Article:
GREAT NECK, NY: MAY 1, 1910 — The renowned livestock farm owned by the Grace family and overlooking Little Neck Bay was the site of an early-morning fire. Workers discovered a two-story barn ablaze and called for help before attempting to battle the fire themselves. A call was made to the Grace...
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GREAT NECK, NY: MAY 1, 1910 — The renowned livestock farm owned by the Grace family and overlooking Little Neck Bay was the site of an early-morning fire. Workers discovered a two-story barn ablaze and called for help before attempting to battle the fire themselves. A call was made to the Grace family home, where a large assembly of guests was enjoying a black-tie dinner dance. Fifty guests still in their formal wear jumped into their automobiles and raced a mile to the scene. Flames were devouring the barn and raining embers across other farm buildings and neighboring barns. Members of Alert Hook and Ladder stopped the spreading fire and contained the major damage to the original fire area. Sadly, more than 200 pedigree ducks, chickens and geese were lost in the blaze.
FORD CITY, PA: MAY 2, 1910 — More than half the population of the town was out of work after a fire destroyed the Pittsburg Plate Glass Co. plant. Flames broke out just after 8 P.M. in the polishing pit, sending the 900 night-shift workers running for their lives. Neighboring fire departments sent help and the combined force protected the residential section of the town.
OTTAWA, ONTARIO: MAY 8, 1910 — Five tons of explosives stored in a magazine of the General Explosives Co. near Hull detonated in the afternoon, killing 15 people. Small boys apparently set a brushfire that extended to the building housing the explosives. Spectators and players from a nearby baseball game joined the crowd watching the fire. Two minor explosions and the warnings given by some plant workers went unheeded until the flames reached the magazine. A terrific explosion occurred, showering large stones a great distance as shockwaves from the blast damaged buildings in a one-mile radius. More than 150 people were injured, many severely, by the blast.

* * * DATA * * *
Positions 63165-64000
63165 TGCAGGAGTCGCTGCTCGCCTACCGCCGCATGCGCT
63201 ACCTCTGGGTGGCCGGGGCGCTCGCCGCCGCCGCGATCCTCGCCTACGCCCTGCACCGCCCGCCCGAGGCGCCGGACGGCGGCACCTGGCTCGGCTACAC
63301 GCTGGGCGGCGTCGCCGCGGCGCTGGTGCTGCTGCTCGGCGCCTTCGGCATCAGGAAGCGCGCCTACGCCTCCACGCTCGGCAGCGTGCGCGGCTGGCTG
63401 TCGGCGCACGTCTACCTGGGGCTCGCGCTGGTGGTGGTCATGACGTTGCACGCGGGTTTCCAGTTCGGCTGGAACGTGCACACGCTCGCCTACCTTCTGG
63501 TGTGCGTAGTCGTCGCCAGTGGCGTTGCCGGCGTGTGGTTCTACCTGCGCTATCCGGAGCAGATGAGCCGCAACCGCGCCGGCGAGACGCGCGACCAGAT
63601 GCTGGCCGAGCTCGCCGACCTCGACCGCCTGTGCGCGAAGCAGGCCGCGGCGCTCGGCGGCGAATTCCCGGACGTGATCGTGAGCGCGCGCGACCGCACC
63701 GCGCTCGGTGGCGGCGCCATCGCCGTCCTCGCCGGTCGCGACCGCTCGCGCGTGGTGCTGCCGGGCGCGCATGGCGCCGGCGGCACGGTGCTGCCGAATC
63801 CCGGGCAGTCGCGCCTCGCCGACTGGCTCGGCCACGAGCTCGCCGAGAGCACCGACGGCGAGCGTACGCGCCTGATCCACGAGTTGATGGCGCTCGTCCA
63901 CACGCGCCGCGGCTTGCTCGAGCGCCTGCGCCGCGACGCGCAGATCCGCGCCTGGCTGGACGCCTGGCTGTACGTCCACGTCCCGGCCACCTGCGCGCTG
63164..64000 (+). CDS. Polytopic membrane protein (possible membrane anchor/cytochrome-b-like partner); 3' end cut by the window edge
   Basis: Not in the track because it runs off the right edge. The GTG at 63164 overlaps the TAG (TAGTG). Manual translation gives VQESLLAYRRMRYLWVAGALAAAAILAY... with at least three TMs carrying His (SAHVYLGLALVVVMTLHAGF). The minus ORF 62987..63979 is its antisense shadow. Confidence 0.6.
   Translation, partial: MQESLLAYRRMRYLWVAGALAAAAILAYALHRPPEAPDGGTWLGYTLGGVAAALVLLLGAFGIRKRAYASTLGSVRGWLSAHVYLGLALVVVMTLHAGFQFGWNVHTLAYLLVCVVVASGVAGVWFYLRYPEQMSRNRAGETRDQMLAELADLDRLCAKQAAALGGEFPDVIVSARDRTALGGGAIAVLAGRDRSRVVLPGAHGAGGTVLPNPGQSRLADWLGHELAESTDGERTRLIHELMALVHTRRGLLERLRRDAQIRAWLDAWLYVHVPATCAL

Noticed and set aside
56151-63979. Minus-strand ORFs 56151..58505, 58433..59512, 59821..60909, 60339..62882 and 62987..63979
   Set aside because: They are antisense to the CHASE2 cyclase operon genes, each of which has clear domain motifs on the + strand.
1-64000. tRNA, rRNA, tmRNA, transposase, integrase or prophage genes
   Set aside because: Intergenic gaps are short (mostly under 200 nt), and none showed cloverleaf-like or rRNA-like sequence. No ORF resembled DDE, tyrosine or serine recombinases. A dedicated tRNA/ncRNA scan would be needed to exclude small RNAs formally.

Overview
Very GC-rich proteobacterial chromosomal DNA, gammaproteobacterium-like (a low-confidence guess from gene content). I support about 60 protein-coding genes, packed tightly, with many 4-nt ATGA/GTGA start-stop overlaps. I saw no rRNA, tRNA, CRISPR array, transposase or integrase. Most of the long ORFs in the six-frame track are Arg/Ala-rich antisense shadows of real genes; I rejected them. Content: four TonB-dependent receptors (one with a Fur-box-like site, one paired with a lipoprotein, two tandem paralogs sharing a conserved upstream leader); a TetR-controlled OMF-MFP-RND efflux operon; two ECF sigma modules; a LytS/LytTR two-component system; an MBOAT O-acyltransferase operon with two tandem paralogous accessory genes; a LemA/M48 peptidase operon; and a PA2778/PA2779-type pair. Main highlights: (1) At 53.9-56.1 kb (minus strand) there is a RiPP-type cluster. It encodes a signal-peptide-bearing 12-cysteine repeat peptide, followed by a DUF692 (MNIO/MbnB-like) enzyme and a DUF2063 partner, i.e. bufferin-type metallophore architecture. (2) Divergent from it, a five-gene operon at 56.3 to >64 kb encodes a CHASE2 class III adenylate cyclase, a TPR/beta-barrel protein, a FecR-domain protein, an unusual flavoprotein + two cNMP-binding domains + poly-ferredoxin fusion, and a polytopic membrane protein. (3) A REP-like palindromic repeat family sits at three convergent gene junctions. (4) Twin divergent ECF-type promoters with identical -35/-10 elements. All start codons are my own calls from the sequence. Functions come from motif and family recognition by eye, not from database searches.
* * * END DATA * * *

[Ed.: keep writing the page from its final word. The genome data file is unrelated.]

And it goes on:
HACKENSACK, NJ: MAY 10, 1910 — A fire, followed by a gas explosion, injured four persons and destroyed an apartment building during the late-night hours. A fire that started in a dentist's office on the second floor sent most of the tenants fleeing in their nightclothes. Firemen arrived and began removing several people trapped inside. A 9-year-old boy realized his mother and baby brother had not escaped and began climbing up the fire escape to get them. An explosion caused by a gas leak shook the building and badly injured the unprotected boy. Firemen rescued the mother and baby and removed the critically injured boy, who was rushed to a hospital.
SHELTER ISLAND, NY: MAY 11, 1910 — Lightning struck the Manhanset Hotel at 1:20 A.M. and set the building on fire. Watchmen called the fire department immediately to request help. Powerboats filled with hastily dressed firemen from Greenport joined the Shelter Island crews as they struggled to battle the flames during a windy downpour. A sudden shift in the wind briefly imperiled nearby buildings before protection lines could be placed into operation. The original hotel building was destroyed, but the exposures were saved.
NEWARK, NJ: MAY 16, 1910 — A man walking his dog noticed a fire in a four-story bread-baking plant on Springfield Avenue. The man made his way through dense smoke to the top-floor apartment, where a plant employee lived with his daughter. They were roused from sleep and escaped outside as the man called the fire department. The father plunged back into the dense smoke and groped his way toward his sister's apartment, but was forced back by smoke and heat. The woman and her daughter had escaped to the roof, and just as the flames were closing in on them, firemen rescued them over ladders.
BOSTON, MA: MAY 16, 1910 — Fire alarm headquarters awaited word from the Harvard Observatory on whether Halley's Comet would be visible. The mayor said he believed that half of the people in the city were sitting on their roofs hoping to catch a glimpse of the passing comet, "I propose," he said, "to let these comet gazers get a little needed sleep…if the comet appears, the alarm bells will give them notice." The comet was a spectacular hit in Boston and the nation.
PAUL HASHAGEN, a Firehouse® contributing editor, is a retired FDNY firefighter who was assigned to Rescue Company 1 in Manhattan. He is also an ex-chief of the Freeport, NY, Fire Department. Hashagen is the author of FDNY 1865–2000: Millennium Book, a history of the New York City Fire Department, and other fire service history books.